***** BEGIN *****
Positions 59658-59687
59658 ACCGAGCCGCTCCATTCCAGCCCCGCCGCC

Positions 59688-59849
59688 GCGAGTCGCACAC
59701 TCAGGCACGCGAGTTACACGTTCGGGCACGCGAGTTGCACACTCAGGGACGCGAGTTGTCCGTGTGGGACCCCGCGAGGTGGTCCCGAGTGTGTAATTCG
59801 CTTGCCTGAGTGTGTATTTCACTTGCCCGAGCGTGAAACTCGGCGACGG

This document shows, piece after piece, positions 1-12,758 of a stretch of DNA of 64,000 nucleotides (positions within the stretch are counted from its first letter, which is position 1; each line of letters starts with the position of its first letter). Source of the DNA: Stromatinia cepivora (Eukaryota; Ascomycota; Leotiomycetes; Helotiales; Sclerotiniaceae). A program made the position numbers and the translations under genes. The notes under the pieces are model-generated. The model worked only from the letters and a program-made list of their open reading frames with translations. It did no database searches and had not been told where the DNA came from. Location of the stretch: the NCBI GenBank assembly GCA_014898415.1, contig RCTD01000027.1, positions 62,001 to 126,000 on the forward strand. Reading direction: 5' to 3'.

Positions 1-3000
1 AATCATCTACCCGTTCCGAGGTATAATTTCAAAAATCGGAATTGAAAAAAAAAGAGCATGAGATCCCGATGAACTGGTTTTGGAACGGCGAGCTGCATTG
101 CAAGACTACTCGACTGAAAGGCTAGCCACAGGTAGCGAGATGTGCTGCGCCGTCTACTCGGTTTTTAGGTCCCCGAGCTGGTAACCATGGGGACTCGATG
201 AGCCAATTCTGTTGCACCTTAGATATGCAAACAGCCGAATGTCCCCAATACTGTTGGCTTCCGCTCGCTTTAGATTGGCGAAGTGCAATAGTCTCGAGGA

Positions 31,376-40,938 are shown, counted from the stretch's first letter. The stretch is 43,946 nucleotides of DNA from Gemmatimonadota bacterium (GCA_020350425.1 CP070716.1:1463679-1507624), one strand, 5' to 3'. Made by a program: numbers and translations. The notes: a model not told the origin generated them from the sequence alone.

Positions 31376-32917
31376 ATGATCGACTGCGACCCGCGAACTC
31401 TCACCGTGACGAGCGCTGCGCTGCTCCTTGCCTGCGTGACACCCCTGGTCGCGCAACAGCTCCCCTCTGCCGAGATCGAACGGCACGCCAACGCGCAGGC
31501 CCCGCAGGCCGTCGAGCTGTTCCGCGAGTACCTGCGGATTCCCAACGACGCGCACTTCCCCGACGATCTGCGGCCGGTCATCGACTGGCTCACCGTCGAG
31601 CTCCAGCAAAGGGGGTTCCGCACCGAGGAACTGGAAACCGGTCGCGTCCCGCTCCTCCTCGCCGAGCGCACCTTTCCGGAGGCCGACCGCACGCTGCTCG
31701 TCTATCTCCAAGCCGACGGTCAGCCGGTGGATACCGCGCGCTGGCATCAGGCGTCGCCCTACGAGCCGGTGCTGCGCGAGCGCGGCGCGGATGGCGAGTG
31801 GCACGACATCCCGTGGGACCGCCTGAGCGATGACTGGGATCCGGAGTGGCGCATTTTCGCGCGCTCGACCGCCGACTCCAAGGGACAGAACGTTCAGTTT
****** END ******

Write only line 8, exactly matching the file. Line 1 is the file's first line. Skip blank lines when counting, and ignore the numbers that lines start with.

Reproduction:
Positions 1-3000